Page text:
#28 – Post-Spawn Bass Fishing

Article by Josh Cole

Target Areas

  • Backwater areas
  • Shallow cover leading from spawning areas to deeper summer haunts
  • Shallow grass, stumps, and laydowns
  • Bluegill bedding areas

Lures (my favorite model/color in parenthesis)



  • Swim jig fished on a 7’3” medium-heavy action rod with 16 lb. fluorocarbon on a 6:1 Lews Tournament reel
  • Rattlin Jig fished on a 7’3” heavy action rod with 50 lb. braided line on a 7:1 Lews Super Duty reel
  • Swim-n-shad fished on a 7’2” medium-heavy action rod with 16 lb. fluorocarbon on a 6:1 Lews Tournament reel

Around the spawn I like to find the clearest water in the area of the lake that I am fishing. This can be hard to do with all the rain this time of year, but I usually find it in the backwater areas. After the spawn, the males are guarding their fry and that is where the Santone Lures swim jig or the swim-n-shad come into play. The fry congregate in the top of the water column. Swimming a jig or the swim-n-shad through the top of the water column is threatening to the male bass guarding the fry and will create a reaction strike.  This is a good way to catch a lot of fish and sometimes you can get lucky and catch a big female along with them. The big females are a little more worn out after the spawn and can be a little more sluggish and finicky than the males. My favorite areas to find big females after the spawn are around brim (bluegill) beds. After the bass spawn the brim spawn and just like the bass they do not like to leave their beds so this creates an easy meal for the worn out females. This is why I throw the bass candy color or chartreuse green pumpkin because they emulate and have the same hues as a bluegill. I will flip and pitch a Santone Lures Rattlin Jig around these areas trying to get it as close to the targets as possible and in the big females strike zone. Crawfish are also spawning this time of year so the bass have an abundance of food sources in the shallow water between the brim and crawfish. The swim jig and rattlin jig do a great job of emulating both. I primarily make pinpoint target casts with these two baits at any type of wood or dense areas of vegetation. The swim jig is great for covering water and locating fish and the rattlin jig is great for slowing down and flipping and pitching to entice the bigger females to eat. The swim-n-shad is more for covering water and fan casting an area with shallow grass. Making contact with the structure is very important in any type of fishing. I like to run these baits into the stumps, laydowns, or through the grass that I am fishing and pop it out creating a reaction strike. Big females use the cover to work their way from the spawning areas out to deeper summer spots and feed on bluegill and crawfish along the way. The closer the fish get to the summer areas the more they will start to group up in schools so don’t forget to cast back to the same area if you pulled one out of there!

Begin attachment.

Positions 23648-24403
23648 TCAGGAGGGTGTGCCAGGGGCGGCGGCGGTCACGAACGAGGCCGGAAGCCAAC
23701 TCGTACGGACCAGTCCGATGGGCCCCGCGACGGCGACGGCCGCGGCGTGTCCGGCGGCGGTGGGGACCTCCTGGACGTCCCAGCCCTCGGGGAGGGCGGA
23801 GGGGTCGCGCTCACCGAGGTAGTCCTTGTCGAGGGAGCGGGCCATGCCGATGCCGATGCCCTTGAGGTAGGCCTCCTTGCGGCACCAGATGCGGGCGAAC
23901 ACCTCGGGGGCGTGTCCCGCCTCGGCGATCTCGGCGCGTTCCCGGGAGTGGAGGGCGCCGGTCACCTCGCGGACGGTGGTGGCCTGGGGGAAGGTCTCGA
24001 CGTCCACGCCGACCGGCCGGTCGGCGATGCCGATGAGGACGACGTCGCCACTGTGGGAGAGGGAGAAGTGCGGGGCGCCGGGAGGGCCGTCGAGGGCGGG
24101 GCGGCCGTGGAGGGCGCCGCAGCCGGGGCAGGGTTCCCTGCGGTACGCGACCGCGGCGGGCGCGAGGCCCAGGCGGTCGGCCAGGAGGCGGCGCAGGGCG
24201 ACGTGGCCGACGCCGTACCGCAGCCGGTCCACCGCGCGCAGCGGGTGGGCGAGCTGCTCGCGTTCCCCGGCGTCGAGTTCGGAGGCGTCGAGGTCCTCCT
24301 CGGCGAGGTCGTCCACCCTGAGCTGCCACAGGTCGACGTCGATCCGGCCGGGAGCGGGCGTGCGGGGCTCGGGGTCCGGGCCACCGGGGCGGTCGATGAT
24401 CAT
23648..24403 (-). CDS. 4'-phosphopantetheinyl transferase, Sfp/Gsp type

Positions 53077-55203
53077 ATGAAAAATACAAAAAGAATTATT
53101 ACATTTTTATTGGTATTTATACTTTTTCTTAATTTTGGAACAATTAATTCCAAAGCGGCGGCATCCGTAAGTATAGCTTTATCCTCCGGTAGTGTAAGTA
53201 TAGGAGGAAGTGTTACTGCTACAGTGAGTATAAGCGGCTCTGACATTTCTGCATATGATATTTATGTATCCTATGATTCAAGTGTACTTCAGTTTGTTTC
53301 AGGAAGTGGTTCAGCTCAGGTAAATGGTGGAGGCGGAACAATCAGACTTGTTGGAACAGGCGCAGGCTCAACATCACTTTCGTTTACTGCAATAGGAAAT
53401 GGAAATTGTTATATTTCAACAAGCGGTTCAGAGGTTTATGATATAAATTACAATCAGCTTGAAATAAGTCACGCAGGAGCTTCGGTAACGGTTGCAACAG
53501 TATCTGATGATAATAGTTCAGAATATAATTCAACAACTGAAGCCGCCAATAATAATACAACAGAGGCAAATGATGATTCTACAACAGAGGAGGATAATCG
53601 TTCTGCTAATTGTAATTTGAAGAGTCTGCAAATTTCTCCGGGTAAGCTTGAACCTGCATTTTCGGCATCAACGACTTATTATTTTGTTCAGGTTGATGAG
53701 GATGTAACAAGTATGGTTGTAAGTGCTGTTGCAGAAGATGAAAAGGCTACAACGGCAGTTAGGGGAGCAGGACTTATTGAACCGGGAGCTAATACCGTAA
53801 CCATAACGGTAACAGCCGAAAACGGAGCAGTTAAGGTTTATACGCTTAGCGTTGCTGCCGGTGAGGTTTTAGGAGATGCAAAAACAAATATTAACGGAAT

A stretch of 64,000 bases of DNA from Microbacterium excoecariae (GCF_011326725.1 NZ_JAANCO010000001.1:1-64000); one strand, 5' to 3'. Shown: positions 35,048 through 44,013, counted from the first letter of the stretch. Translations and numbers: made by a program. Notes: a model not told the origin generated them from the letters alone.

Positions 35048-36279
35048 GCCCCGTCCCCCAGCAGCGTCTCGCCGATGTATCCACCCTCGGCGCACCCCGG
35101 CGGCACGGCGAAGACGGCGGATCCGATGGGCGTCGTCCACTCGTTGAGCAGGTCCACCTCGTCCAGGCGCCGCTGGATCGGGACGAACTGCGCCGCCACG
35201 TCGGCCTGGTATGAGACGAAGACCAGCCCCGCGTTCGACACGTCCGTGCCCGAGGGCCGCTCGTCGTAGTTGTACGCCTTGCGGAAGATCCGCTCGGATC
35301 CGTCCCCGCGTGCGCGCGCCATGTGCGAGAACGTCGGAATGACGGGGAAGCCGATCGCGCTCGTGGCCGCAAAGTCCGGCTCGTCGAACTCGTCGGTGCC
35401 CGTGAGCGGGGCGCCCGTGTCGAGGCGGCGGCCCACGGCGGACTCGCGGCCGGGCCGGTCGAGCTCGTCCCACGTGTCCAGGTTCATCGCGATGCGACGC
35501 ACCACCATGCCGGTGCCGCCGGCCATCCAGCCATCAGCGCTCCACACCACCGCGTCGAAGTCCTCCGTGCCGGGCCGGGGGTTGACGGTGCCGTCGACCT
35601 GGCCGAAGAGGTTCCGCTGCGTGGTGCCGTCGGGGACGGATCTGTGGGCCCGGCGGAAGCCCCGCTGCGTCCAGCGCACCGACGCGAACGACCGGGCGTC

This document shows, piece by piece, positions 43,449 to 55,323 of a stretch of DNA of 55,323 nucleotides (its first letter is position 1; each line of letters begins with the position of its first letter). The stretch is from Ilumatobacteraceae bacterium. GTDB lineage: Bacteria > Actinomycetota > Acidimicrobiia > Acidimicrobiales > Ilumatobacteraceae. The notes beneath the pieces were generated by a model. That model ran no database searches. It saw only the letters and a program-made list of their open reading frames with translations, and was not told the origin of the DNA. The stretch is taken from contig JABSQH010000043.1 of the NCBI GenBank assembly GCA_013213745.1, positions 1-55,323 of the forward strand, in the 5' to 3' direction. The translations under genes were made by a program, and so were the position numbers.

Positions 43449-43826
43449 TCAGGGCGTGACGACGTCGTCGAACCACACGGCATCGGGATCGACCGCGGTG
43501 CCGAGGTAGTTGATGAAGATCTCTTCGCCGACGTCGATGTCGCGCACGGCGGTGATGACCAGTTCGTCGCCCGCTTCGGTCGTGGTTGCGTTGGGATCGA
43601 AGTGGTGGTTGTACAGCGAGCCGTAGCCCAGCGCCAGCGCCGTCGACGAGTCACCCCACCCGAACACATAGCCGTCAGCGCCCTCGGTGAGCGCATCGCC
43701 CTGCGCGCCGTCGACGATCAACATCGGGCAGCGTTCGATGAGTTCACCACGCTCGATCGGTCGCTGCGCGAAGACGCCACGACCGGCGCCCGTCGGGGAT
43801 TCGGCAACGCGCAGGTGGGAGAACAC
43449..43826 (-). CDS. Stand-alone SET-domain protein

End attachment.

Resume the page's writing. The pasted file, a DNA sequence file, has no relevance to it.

My name is Josh Cole.  I am finishing my junior year at The University of Texas A&M-Texarkana and am the Vice President of the fishing team. This is our first year as a team and we are currently ranked 69th in the nation. We fish both BASS and FLW series college tournaments. I qualified for the FLW Southern Regional on Grand Lake in Oklahoma in September. I would like to thank Santone Lures, Elite Tungsten Co., Dobyns rods, and Cooper Tires for their support of the team. I am very passionate about fishing and after college I plan to pursue a career in professional fishing.

Please follow me on my journey!

Twitter: @Jcolebassfishin

Instagram: @Jcolebassfishing

E-mail: Jcolebassfishing@gmail.com